Ball-tamperers' mega reunion in Colombo

How sweets help alter the condition of the ball (4:17)

Following the ball-tampering row in St Lucia, Raunak Kapoor explains the legal and illegal ways to shine the ball (4:17)

It happened and we all missed it. They were together, but what were we doing? Too busy with our own vapid lives to notice. It was only for a few days, but through the back end of last week: Dinesh Chandimal, Faf du Plessis, Vernon Philander, and Dasun Shanaka were all within 10 kilometres of each other. Meaning, of course, that little old Colombo, with its tree-lined lanes, and bougainvilleas tumbling over garden walls, was home - if you can believe it - to the greatest concentration of convicted ball-tamperers ever seen on this planet.

What was it like? We can only imagine. Did these four men, bound eternally by clause 41.3 of the ICC's Test Match Playing Conditions, get together to share and sympathise? Might they have retired to a corner of one of those dim-lit Colombo restaurants, ordered up a round of ginger beers, and over a plate of devilled prawns, traded notes?

It is easy to see Chandimal and du Plessis bonding over their shared enthusiasm for sweets.

"You've got it backwards, Faf. It's strepsils on the Kookaburra and mints on the Dukes."

"The real trick, Chandi, is to put it into your mouth well before you get the ball in hand."

And what of the fingernail bros, Philander and Shanaka? Do they lean towards a certain brand of nail clipper? Could they, if they put their heads together, design an altogether more elegant and effective methodology? Maybe spark a revolution in the craft?

If you are a lawyer employed by any of these gentlemen you can stop reading here, because I apologise profusely and unreservedly, and will absolutely stop making fun the moment I get through these next couple of gags.

But it seems to me that these men, and cricketers like them across the planet, can feel a little aggrieved at what has happened to the tampering practice over the last few months. Ever since Australia unleashed their uncouth iteration on the planet, crassly using a building material to change the condition of the ball when one's own bodily fluids has sufficed for generations of purists, tampering has become a crime out of step with its actual impact on the game. Before sandpapergate, no player had ever been suspended for a Test over the offence. Now, the ICC has made it punishable by a ban of up to six Tests, or 12 limited-overs matches.

It is not as if it had been this great a blight on cricket. There have been only eight cases of convicted tampering in the last 12 years, du Plessis bossing the leaderboard, having committed one quarter of those offences. Beyond the incidents that were caught on camera, there have been few accusations of tampering, even though reverse swing plays a role in the majority of Tests played.

On top of which even if players are attempting to change the condition of the ball, they don't seem to be particularly successful at it. The ball was inspected at Newlands, but remained unchanged after Cameron Bancroft had had his way with it - the umpires stating that it remained suitable for play. At St. Lucia, where the most-recent case of tampering emerged, umpires allowed Sri Lanka to continue bowling with a supposedly tampered ball, and only changed it after viewing incriminating footage the following morning. All this suggests that even after umpires have stared intently at a ball, tossed it around, passed it through their circular moulds, and stared some more (no umpire yet has taken to publicly tasting a ball to check for residue of sugary saliva), they can't consistently pick a tampered ball out of a line-up.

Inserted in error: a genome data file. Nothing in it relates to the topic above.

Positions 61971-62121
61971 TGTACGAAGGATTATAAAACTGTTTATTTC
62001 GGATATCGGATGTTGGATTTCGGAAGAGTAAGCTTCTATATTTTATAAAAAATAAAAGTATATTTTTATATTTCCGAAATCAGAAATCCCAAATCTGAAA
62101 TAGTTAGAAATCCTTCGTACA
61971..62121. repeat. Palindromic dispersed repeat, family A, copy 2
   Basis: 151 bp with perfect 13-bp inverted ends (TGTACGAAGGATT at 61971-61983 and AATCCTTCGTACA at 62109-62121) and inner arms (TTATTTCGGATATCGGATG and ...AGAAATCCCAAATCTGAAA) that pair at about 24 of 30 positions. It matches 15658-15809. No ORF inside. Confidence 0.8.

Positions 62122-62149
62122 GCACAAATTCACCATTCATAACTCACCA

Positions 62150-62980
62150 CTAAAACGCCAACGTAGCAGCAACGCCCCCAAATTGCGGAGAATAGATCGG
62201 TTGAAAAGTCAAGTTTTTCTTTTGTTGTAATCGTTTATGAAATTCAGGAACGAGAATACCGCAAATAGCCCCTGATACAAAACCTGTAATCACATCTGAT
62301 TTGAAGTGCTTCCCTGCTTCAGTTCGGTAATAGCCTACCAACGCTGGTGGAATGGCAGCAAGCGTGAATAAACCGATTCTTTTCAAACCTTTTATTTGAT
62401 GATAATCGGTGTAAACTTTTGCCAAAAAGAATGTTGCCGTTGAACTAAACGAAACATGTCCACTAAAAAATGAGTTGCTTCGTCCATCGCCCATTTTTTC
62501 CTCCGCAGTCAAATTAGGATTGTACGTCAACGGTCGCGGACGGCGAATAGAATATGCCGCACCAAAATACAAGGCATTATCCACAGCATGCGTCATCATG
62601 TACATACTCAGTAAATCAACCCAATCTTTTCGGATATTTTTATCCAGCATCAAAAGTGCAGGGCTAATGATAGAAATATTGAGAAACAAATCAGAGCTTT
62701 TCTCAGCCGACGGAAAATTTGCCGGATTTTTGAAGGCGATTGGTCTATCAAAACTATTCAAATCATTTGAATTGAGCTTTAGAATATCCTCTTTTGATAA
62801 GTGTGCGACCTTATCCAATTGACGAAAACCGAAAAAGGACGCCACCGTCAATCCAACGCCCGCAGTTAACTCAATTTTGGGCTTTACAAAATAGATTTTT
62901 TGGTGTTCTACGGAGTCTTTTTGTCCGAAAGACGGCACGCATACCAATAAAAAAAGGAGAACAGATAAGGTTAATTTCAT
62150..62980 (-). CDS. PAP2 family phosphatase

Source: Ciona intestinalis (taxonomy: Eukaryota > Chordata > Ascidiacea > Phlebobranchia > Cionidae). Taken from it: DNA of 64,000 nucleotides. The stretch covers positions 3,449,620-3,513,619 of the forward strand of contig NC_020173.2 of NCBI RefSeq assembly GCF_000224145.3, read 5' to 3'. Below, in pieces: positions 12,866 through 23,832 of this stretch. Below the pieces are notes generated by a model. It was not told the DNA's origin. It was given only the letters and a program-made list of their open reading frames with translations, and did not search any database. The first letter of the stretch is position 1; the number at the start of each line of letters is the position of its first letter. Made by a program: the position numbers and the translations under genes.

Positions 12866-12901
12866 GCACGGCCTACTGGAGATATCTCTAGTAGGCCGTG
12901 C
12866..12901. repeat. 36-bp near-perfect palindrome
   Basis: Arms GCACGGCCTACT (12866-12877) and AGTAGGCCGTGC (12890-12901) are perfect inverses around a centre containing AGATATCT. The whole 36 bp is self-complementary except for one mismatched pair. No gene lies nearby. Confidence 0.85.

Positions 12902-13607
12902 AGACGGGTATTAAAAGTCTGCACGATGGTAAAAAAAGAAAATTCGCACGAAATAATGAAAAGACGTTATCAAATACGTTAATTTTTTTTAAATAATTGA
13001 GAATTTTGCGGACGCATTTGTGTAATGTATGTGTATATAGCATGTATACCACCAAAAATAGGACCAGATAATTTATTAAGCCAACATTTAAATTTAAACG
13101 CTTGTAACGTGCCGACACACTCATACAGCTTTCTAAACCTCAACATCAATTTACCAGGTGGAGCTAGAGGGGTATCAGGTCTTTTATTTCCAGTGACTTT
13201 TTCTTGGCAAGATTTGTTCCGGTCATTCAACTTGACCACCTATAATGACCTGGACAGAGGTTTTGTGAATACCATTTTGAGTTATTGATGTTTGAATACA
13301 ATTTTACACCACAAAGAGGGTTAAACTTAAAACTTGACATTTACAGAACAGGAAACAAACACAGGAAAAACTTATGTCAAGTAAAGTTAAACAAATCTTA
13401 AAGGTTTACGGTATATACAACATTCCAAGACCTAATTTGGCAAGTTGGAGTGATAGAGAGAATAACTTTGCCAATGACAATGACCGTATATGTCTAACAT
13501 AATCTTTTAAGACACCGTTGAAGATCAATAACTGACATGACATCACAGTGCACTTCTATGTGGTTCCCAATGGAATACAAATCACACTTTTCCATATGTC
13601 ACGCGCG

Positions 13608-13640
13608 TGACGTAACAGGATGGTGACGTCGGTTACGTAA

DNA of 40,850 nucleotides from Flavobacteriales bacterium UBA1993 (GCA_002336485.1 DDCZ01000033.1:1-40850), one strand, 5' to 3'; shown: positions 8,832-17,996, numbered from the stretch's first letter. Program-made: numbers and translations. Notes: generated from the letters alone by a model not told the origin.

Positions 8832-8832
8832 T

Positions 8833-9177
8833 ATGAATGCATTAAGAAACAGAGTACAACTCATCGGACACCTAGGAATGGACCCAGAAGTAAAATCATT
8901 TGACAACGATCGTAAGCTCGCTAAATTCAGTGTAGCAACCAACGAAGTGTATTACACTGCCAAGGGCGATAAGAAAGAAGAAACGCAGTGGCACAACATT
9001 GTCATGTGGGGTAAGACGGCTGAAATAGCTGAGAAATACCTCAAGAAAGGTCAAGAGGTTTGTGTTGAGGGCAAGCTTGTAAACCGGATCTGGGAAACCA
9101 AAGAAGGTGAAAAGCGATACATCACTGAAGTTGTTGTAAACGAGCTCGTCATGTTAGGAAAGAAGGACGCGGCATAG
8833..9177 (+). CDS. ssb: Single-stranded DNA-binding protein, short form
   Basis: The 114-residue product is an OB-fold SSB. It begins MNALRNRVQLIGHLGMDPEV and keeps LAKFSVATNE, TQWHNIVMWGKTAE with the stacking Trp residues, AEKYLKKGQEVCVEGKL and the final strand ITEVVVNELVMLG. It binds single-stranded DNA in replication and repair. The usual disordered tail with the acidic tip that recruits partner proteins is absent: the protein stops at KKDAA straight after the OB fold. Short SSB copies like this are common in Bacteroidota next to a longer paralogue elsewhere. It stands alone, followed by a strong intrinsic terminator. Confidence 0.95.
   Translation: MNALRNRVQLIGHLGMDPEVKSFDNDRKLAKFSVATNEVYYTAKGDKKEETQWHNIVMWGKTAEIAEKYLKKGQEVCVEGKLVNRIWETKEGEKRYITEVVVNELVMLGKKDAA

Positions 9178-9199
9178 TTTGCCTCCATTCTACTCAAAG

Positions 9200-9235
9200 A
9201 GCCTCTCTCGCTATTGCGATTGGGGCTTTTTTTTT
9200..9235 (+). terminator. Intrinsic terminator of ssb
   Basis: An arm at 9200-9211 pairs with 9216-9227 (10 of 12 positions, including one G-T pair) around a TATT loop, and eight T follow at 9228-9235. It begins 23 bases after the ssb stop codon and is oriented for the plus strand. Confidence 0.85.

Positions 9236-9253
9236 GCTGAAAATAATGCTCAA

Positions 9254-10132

Ironic though du Plessis' comments about increasing sanctions for tampering were, his concerns regarding the enforcement of those sanctions are worth considering. "The ICC has made the penalties a lot more strict, but they still haven't said what is allowed and what isn't allowed," he said ahead of this series. "Is chewing gum allowed? Is it not? Are you allowed mints in your mouth?" In addition: How long after having had a sweet in the mouth can someone apply saliva to it? Or can players no longer take these substances on to the field at all?

There is also no science to show that sugary saliva can even actually grant a bowling team an unfair advantage; all evidence, for now, is completely anecdotal. In ratcheting up the punishments, ICC has reacted swiftly to the outrage over sandpapergate - outrage that was more the result of decades of abrasive behaviour from the Australia side, than the act of tampering itself. Signs from the ICC are that tampering will continue to be policed largely based on the outrage it is capable of generating, with broadcasters heavily relied upon to first notice acts of tampering, then bring such footage to the match officials' notice.

Meanwhile, the likes of du Plessis, Chandimal and Philander are left to ponder what exactly tampering entails.